Interview: Walt Wolfram and Jeffrey Reaser on the Dialects of North Carolina

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Language and dialects are culture, but like other aspects of our heritage, they have sometimes existed under the cultural radar. In part, this is due to the historical and political subordination of the South. Southern speech has become increasingly different from Northern speech since the Civil War, but it was interpreted as inferior due to the stereotypes of the South by outsiders. The effects of linguistic prejudice are just as harmful as other types of prejudicial attitudes, perhaps more so because their workings are often invisible. It takes time to raise linguistic awareness by countering myths and stereotypes with formal and informal education about the legacy of dialects. North Carolinians deserve to know and understand the truth about its distinct dialect and language legacy.

Interview: Johnny Molloy on Hiking North Carolina’s National Forests

As we continue to bind ourselves to the electronic universe it is more important than ever to reconnect with nature, and North Carolina’s national forests are an ideal destination to enjoy the the scenic splendor included within. So make some time to get back to nature on nature’s terms. Not only will it refresh your mind and exercise your body, it is a spiritually renewing experience to see the unimproved works of God laid out before us.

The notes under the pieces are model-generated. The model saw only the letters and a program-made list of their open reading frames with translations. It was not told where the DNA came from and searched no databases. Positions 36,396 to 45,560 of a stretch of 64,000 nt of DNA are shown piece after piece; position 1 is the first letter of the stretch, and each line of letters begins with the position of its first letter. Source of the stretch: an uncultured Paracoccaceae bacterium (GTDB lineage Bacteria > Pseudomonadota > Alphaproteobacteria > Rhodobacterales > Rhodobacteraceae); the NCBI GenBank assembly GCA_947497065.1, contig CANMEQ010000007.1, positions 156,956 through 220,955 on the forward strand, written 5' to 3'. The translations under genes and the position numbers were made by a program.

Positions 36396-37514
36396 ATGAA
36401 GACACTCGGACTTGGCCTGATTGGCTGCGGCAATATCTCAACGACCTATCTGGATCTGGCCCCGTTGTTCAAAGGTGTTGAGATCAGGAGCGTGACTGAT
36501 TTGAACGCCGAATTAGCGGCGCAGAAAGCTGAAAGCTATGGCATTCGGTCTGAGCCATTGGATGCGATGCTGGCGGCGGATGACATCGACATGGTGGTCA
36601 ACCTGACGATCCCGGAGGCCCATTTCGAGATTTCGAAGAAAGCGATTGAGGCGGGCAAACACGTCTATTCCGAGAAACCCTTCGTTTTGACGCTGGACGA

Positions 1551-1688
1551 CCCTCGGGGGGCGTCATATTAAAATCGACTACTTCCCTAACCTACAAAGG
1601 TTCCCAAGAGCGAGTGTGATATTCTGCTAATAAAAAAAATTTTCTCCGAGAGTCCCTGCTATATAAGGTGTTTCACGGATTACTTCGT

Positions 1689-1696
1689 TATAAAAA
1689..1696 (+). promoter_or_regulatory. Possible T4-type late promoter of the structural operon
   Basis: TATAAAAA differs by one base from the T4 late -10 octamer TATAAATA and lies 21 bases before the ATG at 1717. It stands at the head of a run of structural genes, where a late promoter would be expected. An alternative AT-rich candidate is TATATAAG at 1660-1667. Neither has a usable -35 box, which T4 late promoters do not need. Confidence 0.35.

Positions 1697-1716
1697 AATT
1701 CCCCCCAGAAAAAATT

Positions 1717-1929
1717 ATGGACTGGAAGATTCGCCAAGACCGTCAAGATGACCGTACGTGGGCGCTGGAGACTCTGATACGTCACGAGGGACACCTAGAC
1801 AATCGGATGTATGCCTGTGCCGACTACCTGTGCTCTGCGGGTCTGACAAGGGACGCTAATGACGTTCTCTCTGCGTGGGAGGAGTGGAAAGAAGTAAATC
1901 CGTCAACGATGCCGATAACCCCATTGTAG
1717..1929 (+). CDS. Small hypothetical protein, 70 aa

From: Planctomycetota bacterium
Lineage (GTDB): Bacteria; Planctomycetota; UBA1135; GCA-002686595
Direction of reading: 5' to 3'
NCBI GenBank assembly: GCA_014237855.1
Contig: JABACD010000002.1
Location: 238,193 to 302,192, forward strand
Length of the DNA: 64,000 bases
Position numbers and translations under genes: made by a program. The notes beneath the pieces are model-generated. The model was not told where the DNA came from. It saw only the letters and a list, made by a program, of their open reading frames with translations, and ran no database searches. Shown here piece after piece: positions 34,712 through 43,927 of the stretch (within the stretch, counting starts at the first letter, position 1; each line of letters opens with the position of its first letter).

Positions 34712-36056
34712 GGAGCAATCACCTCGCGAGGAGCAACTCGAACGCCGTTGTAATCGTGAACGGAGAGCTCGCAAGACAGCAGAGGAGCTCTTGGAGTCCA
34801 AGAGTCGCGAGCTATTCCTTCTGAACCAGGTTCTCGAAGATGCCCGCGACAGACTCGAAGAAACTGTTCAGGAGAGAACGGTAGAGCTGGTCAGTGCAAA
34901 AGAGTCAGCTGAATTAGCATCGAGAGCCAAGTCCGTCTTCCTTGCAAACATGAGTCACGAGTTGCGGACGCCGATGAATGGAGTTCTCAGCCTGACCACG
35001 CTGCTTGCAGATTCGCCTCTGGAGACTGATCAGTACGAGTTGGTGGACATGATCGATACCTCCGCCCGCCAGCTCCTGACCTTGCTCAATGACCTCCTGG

Interview: Jodi Helmer on Farming and Agritourism in Georgia

We’ve become so disconnected from the source of our food! While I was traveling through Georgia, several farmers told me that kids who visited their farms had no idea that chickens laid eggs and carrots came out of the soil. Agritourism provides a great opportunity to learn where our food comes from and meet the farmers who grow and raise it. Farmers work incredibly hard to put food on our tables; visiting farms shows that we value their dedication to growing fresh, local foods and want to support their work. If we want small farms to survive, we need to support the farmers.

Video: Jonathan Holloway on Jim Crow Wisdom: Memory and Identity in Black America since 1940

http://vimeo.com/84325265

A video of Jonathan Holloway’s talk about his book Jim Crow Wisdom, which was given at the Gilder Lehrman Institute in January 2014 in New York City. This video was made by the Gilder Lehrman Institute.

Interview: Tom Eamon on North Carolina Politics

Today, there is a gap. Many metropolitan areas and university communities are booming and attract migrants from all over. But farming areas once reliant on tobacco and old textile towns are withering and face high unemployment. And textiles were a low wage industry to begin with. More recently, public employees have faced salary freezes. Economic problems are here to stay. Despite great progress in many areas, North Carolina is a captive of its past.

Interview: Mical Raz on poverty, mental health, and U.S. social policy

Poverty is often seen as a personal failure, whereas success is a mark of hard work; thus economic status serves a surrogate for individual self-worth, and not an indicator of society’s structure and its limitations. Poor men and women are still often portrayed in stereotypical terms as being lazy and unmotivated.